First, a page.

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EDITORIAL: Kananaskis Conservation Pass a mixed bag for Albertans

We have, in the past, called on the provincial government to look at a fee system for Kananaskis Country to help pay for the desperately needed services.

We have, in the past, called on the provincial government to look at a fee system for Kananaskis Country to help pay for the desperately needed services.

Services that used to exist and have been cut, like the closing of the Barrier Lake visitor information centre, and the lost positions for biologists and conservation officers eliminated over time with other budget cuts. 

We argued a park pass would create the revenues needed to support the work to keep K-country clean and running smoothly after it was inundated by 5.4 million visitors last year.

This week, the UCP government announced it would be instituting the Kananaskis Conservation Pass for $90 a year per vehicle, or $15 a trip. This pass can be applied to two vehicles and a trailer – and will be applied to licence plates and enforced like paid parking with checks on vehicle licence plates in the park.

Minister of Environment and Parks Jason Nixon said 100 per cent of all revenues from this pass, which goes into effect June 1, will be invested back into K-country. That includes $11.5 million in newly announced upgrades. 

The great news is that includes $1 million this year to begin the planning work for major upgrades needed at the Canmore Nordic Centre. Upgrades that have been on the list of approved capital projects for tourism in this province, but have not had funding identified for the $10 million project yet. The province is spending $1.2 million to upgrade Yamnuska this year – these kinds of projects need to be funded from somewhere. 

The announcement also means the Barrier information centre will be refurbished and reopened – this is welcome news. There will also be 20 conservation officers hired this year and that is also welcome to help manage the influx of Albertans accessing these natural areas. And the new fee will also cover the cost of grooming cross-country ski trails, which was cut from last year's budget and saw a voluntary paid parking project established to cover those costs and maintain that service.

Critics of this new fee argue this move goes against the intention Peter Lougheed had when he created Kananaskis Country and mandated it would be a natural resource for Albertans to access for free. They would be right, as well.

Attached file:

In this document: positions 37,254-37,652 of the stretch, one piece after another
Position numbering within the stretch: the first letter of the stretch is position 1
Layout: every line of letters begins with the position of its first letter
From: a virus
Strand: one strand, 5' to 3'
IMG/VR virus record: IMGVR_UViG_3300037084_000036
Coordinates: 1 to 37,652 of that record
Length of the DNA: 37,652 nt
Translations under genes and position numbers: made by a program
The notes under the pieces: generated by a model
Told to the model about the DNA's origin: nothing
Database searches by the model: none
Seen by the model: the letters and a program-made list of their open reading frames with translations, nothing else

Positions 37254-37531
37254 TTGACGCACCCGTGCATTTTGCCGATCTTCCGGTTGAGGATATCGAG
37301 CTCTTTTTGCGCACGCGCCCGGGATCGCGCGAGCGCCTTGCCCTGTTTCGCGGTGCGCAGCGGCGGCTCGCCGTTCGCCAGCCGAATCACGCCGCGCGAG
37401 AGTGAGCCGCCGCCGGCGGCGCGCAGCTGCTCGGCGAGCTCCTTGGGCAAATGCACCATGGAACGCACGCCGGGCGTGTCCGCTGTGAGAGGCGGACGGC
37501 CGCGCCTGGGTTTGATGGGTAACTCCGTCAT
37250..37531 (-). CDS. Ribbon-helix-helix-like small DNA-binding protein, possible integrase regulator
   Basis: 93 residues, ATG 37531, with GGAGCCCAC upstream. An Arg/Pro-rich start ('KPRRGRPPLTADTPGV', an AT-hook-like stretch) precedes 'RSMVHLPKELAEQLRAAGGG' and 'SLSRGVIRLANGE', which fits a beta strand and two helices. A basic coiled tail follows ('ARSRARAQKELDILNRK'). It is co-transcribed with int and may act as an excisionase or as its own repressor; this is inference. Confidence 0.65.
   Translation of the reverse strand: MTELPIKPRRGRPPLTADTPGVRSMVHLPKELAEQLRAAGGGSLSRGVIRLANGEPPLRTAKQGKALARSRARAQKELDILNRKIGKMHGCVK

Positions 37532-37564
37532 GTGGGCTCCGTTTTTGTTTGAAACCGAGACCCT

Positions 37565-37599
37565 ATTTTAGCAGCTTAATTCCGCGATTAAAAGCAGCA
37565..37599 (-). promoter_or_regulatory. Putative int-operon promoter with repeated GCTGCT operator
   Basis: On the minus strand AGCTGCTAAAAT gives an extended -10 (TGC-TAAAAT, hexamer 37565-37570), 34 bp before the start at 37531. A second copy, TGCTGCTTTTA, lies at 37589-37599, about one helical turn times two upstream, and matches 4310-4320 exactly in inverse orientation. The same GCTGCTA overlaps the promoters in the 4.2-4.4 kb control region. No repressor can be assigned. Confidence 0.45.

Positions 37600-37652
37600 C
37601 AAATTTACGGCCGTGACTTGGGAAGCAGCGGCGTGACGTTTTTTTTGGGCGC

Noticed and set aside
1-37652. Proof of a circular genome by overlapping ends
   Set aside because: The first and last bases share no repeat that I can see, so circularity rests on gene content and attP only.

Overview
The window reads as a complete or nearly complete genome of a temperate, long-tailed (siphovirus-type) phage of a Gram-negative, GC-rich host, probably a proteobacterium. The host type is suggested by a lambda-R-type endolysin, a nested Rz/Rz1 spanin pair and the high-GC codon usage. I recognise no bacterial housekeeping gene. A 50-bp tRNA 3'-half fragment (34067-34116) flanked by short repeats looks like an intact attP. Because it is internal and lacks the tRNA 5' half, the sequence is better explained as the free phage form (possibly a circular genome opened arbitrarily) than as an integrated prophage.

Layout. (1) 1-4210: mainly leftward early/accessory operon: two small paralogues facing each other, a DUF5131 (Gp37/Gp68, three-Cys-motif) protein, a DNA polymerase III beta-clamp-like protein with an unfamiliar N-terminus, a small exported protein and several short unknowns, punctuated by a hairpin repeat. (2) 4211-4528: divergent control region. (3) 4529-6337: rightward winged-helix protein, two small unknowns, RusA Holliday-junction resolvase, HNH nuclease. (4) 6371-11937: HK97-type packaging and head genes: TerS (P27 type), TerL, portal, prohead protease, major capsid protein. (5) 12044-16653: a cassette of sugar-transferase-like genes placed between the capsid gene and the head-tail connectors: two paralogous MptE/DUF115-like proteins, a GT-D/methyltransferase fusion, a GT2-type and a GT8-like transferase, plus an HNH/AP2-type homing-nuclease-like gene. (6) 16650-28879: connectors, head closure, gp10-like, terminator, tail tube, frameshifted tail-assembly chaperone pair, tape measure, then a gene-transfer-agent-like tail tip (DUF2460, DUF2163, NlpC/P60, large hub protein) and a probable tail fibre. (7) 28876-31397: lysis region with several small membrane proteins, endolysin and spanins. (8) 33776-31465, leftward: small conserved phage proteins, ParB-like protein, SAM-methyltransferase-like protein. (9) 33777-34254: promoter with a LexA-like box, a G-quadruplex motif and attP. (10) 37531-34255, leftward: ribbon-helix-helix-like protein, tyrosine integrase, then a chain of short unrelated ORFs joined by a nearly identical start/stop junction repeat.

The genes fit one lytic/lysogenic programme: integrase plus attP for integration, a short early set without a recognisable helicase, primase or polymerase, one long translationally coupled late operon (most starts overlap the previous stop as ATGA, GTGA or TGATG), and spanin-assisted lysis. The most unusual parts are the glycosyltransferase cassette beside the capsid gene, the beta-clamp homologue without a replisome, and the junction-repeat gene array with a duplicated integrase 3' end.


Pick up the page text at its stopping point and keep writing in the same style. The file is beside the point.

We would not need a fee if this government, and governments of the past, had not sliced and diced its way into trouble. The continual squeezing of the Alberta Parks budget over the years has resulted in deep losses, one bit at a time. 

There are those who feel all Albertans should be able to enjoy these provincial park spaces for free and all Albertans should pay for these services and projects through government funding. 

There are many reasons why this position is right. One is that accessibility should not be about who can pay, and who cannot. A fee to access K-country will negatively affect those with lower incomes more than others. This is also why Kananaskis was created in the first place – for Albertans to enjoy for free. 

Many critics point to the way the UCP has spent taxpayer's monies over the past year as the real problem here and if they had not mismanaged the finances of this province, we wouldn't need to suffer year after year of budget cuts to the services we have come to value like free access to provincial parks. 

They would also be right. 

But when we consider paying an access fee to enter and enjoy a national park, and provincial parks in other provinces, is a proven way to fund these services, and when we consider the government in the legislature right now and how it has treated the parks system in Alberta, then this is the most reasonable solution to this problem at this moment in time. 

The NDP has already come out and stated that if elected, it would eliminate this Kananaskis Conservation Pass fee. The current government has already made parks in Alberta a political issue, and with this new fee, that is going to continue right up to and through the next election. 

In the meantime, at least K-country will have the resources needed to manage the issues we as residents of the Bow Valley had to witness and deal with last year. 


Rocky Mountain Outlook

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